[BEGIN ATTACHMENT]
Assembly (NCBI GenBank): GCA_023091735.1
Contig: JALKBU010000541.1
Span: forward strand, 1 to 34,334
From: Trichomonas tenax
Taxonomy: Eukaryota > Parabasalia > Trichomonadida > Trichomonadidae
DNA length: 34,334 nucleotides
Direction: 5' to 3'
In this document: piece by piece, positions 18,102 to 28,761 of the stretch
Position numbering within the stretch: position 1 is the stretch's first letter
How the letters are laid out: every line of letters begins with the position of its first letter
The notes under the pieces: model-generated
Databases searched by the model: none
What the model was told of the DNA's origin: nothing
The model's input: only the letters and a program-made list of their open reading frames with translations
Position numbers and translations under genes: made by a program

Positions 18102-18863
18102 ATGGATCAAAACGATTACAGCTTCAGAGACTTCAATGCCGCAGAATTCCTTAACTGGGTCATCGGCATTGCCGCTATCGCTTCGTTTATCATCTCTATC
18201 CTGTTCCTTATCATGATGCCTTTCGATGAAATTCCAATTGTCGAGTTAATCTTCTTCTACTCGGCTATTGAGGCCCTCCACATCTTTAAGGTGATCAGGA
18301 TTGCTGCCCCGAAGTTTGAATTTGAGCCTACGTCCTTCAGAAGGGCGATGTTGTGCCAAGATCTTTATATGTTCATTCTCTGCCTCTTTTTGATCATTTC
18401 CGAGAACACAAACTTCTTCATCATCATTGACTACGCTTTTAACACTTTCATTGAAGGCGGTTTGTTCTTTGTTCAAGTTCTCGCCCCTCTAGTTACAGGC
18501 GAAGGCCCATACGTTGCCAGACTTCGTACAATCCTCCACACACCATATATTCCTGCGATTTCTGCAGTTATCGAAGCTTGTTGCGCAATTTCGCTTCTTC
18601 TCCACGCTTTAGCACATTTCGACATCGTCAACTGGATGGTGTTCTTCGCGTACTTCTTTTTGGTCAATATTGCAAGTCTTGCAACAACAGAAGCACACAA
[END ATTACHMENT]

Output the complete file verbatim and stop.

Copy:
Assembly (NCBI GenBank): GCA_023091735.1
Contig: JALKBU010000541.1
Span: forward strand, 1 to 34,334
From: Trichomonas tenax
Taxonomy: Eukaryota > Parabasalia > Trichomonadida > Trichomonadidae
DNA length: 34,334 nucleotides
Direction: 5' to 3'
In this document: piece by piece, positions 18,102 to 28,761 of the stretch
Position numbering within the stretch: position 1 is the stretch's first letter
How the letters are laid out: every line of letters begins with the position of its first letter
The notes under the pieces: model-generated
Databases searched by the model: none
What the model was told of the DNA's origin: nothing
The model's input: only the letters and a program-made list of their open reading frames with translations
Position numbers and translations under genes: made by a program

Positions 18102-18863
18102 ATGGATCAAAACGATTACAGCTTCAGAGACTTCAATGCCGCAGAATTCCTTAACTGGGTCATCGGCATTGCCGCTATCGCTTCGTTTATCATCTCTATC
18201 CTGTTCCTTATCATGATGCCTTTCGATGAAATTCCAATTGTCGAGTTAATCTTCTTCTACTCGGCTATTGAGGCCCTCCACATCTTTAAGGTGATCAGGA
18301 TTGCTGCCCCGAAGTTTGAATTTGAGCCTACGTCCTTCAGAAGGGCGATGTTGTGCCAAGATCTTTATATGTTCATTCTCTGCCTCTTTTTGATCATTTC
18401 CGAGAACACAAACTTCTTCATCATCATTGACTACGCTTTTAACACTTTCATTGAAGGCGGTTTGTTCTTTGTTCAAGTTCTCGCCCCTCTAGTTACAGGC
18501 GAAGGCCCATACGTTGCCAGACTTCGTACAATCCTCCACACACCATATATTCCTGCGATTTCTGCAGTTATCGAAGCTTGTTGCGCAATTTCGCTTCTTC
18601 TCCACGCTTTAGCACATTTCGACATCGTCAACTGGATGGTGTTCTTCGCGTACTTCTTTTTGGTCAATATTGCAAGTCTTGCAACAACAGAAGCACACAA